In May 1790, the inhabitants of Marseille, who were furious and vindictive because they had to put up with this citadel with its cannons aimed at them, took advantage of the revolution to start demolishing the fort. But a month later, they had to stop the destruction by order of the Assemblée Nationale.
The fort occupies a limestone ridge between the port, Saint Victor abbey and the Pharo. For some time, the construction surrounded the Saint Nicolas chapel built in the Middle Ages, but then it was demolished. The fort consists of two complexes on two levels. The lower part, the forecourt on the port, has been separated since 1862 by the building of the boulevard (today Boulevard Charles Livon). The high fort has two linked walls and the quadrangular plan is attached to the steep slope. The quality of the masonry, large stones of pink limestone from la Couronne, and the work (corner ties with bosses and cordons creating arabesques of countercurves in the slopes) together create an impression of serene power, typical of the style of Chevalier de Clerville.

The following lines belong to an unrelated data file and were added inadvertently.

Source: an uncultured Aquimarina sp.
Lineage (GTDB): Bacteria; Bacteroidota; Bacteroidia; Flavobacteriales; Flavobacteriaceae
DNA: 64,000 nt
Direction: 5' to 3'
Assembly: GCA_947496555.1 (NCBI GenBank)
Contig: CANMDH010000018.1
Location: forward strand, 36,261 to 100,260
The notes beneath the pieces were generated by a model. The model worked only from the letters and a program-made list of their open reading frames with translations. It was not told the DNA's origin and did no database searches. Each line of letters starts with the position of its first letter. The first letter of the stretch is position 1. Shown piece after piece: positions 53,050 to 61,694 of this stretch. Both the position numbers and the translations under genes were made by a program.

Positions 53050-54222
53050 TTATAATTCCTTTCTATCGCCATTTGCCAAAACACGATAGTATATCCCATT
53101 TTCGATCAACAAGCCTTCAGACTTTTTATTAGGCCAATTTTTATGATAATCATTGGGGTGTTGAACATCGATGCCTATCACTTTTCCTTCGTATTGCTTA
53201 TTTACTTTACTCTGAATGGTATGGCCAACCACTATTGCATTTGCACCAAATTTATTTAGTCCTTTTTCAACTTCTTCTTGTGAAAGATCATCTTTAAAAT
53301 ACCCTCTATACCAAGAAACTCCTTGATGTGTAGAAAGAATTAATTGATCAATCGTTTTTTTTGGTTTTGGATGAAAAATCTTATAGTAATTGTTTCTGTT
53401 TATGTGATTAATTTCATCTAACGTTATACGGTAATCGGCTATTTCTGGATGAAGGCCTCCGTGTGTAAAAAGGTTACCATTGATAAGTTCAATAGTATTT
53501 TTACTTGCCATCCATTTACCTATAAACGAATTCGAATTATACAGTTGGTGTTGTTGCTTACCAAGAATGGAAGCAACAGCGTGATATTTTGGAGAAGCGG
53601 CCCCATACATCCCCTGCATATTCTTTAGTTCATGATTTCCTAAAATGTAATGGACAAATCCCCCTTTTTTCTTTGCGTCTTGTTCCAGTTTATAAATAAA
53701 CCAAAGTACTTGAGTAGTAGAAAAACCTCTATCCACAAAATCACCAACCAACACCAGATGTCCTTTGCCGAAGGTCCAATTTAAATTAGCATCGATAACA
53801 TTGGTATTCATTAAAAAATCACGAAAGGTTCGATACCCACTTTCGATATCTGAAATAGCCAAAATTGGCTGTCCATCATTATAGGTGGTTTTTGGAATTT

The complex makes the Saint Nicolas citadel into an « operetta fort » designed to calm the fiery spirit of the inhabitants of Marseille and to assert the authority of a monarch who was well aware of his lack of popularity in a city which had been attached to the crown less than two centuries ago!